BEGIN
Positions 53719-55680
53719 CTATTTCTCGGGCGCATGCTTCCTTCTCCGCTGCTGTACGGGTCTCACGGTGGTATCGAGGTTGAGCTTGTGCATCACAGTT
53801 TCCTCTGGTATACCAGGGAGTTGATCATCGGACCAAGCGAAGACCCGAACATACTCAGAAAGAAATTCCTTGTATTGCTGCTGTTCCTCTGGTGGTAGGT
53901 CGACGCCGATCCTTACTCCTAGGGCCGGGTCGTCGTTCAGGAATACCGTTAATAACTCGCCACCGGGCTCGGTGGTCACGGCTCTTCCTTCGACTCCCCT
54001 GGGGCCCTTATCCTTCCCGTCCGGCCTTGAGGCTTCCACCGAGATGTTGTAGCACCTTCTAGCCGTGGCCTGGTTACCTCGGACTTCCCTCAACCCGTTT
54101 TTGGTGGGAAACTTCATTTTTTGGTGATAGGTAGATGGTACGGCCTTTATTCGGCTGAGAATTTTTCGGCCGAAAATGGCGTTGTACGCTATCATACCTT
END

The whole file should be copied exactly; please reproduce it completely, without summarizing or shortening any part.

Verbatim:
Positions 53719-55680
53719 CTATTTCTCGGGCGCATGCTTCCTTCTCCGCTGCTGTACGGGTCTCACGGTGGTATCGAGGTTGAGCTTGTGCATCACAGTT
53801 TCCTCTGGTATACCAGGGAGTTGATCATCGGACCAAGCGAAGACCCGAACATACTCAGAAAGAAATTCCTTGTATTGCTGCTGTTCCTCTGGTGGTAGGT
53901 CGACGCCGATCCTTACTCCTAGGGCCGGGTCGTCGTTCAGGAATACCGTTAATAACTCGCCACCGGGCTCGGTGGTCACGGCTCTTCCTTCGACTCCCCT
54001 GGGGCCCTTATCCTTCCCGTCCGGCCTTGAGGCTTCCACCGAGATGTTGTAGCACCTTCTAGCCGTGGCCTGGTTACCTCGGACTTCCCTCAACCCGTTT
54101 TTGGTGGGAAACTTCATTTTTTGGTGATAGGTAGATGGTACGGCCTTTATTCGGCTGAGAATTTTTCGGCCGAAAATGGCGTTGTACGCTATCATACCTT